• In setting realistic goals, you'll learn how to accomplish your goals in steps. For instance, if you take up running, starting with a goal of running for two minutes, then increasing your time by a minute, you will be running for a half an hour before you know it, and you will be able to reach your goal in realistic steps and feel happy in your accomplishment.
  • Learn to cultivate patience and kindness when it comes to your thoughts toward yourself. Your own harsh criticisms toward yourself are what cause you stress.
  • When you learn to realistically set goals for yourself and readjust your expectations so you can be happy in your accomplishments, extend this practice toward the people around you.

As the International OCD Foundation states, in realizing your perfectionistic tendencies, you need to become aware of the fact that you have trouble organizing and prioritizing. Every little detail of every project seems equally important, when in reality, they aren't. Moreover, realizing that people are not going to criticize you or nothing bad is going to happen to you if you don't meet your own unrealistic goals are key.

Practice Setting Schedules

Procrastination is often the result of the anxious feelings you feel from wanting everything to be perfect.

  • Setting time restrictions for your tasks and getting done what you can will help you accomplish your tasks more efficiently.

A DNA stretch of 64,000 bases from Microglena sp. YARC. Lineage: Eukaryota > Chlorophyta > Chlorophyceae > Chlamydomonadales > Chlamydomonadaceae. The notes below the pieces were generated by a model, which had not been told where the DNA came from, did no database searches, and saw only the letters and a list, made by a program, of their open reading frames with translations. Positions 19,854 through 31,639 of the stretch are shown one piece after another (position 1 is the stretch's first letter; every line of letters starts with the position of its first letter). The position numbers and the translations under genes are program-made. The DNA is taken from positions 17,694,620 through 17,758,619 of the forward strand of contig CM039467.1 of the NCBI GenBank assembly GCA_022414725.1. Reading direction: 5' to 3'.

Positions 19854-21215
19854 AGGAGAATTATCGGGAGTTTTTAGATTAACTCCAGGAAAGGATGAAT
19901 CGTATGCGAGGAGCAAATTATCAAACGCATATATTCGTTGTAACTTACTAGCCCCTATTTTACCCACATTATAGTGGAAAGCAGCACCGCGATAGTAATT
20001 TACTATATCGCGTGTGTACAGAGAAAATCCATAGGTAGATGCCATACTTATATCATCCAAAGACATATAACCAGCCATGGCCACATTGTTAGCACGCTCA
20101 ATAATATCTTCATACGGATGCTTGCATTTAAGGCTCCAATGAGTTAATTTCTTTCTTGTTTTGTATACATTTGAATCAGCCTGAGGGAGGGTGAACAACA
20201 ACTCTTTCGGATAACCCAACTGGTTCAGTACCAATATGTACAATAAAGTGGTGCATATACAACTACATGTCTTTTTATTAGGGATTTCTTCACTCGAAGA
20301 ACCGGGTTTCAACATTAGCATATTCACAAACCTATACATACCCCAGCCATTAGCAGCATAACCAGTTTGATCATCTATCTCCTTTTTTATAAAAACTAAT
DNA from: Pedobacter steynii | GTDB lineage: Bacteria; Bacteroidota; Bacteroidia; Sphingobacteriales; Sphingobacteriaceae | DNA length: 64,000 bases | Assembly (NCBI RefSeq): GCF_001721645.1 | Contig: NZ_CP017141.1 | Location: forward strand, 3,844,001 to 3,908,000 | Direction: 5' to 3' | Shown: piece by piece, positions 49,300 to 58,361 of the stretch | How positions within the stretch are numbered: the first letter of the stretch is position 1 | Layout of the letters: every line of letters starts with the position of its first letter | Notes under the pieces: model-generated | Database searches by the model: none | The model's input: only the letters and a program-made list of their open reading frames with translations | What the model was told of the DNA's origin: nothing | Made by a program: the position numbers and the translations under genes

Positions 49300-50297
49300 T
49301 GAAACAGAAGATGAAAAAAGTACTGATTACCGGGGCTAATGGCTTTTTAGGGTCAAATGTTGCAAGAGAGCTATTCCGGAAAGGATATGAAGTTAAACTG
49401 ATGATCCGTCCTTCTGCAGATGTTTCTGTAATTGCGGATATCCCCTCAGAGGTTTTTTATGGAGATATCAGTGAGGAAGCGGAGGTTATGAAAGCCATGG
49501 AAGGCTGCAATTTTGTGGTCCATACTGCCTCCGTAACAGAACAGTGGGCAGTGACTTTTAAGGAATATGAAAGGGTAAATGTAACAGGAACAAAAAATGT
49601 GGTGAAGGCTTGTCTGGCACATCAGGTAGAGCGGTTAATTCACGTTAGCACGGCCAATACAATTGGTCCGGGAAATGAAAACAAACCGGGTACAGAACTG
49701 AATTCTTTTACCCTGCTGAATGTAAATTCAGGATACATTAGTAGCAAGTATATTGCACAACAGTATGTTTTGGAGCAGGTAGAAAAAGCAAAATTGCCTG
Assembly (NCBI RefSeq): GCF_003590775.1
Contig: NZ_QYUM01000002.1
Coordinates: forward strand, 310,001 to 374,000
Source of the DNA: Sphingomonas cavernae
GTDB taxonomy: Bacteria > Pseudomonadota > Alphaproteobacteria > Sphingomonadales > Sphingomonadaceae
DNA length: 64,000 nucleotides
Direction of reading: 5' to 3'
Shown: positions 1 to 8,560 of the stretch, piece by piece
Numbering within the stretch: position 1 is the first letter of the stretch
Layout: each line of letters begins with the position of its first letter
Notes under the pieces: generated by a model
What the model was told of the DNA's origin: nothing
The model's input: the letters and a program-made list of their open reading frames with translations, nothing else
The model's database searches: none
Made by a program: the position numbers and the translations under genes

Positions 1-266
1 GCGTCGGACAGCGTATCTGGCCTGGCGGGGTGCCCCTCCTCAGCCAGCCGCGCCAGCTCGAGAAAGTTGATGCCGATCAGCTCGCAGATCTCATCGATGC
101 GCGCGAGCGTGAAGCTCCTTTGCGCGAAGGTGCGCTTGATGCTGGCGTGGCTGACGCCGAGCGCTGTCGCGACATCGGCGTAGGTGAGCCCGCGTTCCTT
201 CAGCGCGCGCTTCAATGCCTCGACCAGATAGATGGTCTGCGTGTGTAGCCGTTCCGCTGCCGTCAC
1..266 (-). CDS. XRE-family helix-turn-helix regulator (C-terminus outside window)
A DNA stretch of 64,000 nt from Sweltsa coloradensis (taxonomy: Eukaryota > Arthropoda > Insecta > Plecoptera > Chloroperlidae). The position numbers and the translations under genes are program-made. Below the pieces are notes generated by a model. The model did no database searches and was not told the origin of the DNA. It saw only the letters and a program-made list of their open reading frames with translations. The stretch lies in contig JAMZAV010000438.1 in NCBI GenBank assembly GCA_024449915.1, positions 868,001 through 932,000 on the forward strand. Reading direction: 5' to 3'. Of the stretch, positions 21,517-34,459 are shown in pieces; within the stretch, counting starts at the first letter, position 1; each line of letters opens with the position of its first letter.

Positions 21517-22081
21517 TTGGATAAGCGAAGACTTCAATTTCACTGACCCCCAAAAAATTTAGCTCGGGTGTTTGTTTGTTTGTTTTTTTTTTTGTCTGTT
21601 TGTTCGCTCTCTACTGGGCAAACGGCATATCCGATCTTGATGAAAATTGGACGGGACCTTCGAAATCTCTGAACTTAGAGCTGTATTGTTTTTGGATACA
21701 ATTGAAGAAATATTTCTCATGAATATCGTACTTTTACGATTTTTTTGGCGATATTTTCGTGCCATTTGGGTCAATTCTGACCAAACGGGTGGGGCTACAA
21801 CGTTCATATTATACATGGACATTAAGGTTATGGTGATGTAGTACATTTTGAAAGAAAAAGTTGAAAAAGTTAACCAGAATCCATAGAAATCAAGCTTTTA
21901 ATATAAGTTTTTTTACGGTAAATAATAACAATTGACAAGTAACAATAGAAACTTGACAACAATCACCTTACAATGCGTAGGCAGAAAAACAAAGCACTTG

• Prioritizing what you will do during your time and deciding what is truly important to complete the task will help you maintain your schedule.
  • Don't forget to schedule in time to relax, something that people with perfectionistic tendencies often neglect.
  • Prioritizing and scheduling will help you work more efficiently. You will see over time that you will be able to accomplish more in less time, and you will be happy with what you accomplished.

Organizing and scheduling takes the worry and anxiety out of accomplishing your goals.

Making Mistakes Is Healthy

When someone points out a mistake or offers a way for you to improve, especially if they offer it in a constructive manner, acknowledge they are not attacking you. Try to remind yourself that they are there to help you.

If you accept making mistakes as part of life, you can let go of the fear of making mistakes. This is a large part of perfectionism and a source of a great deal of your stress and anxiety, and it will help you learn to let others in and help you too.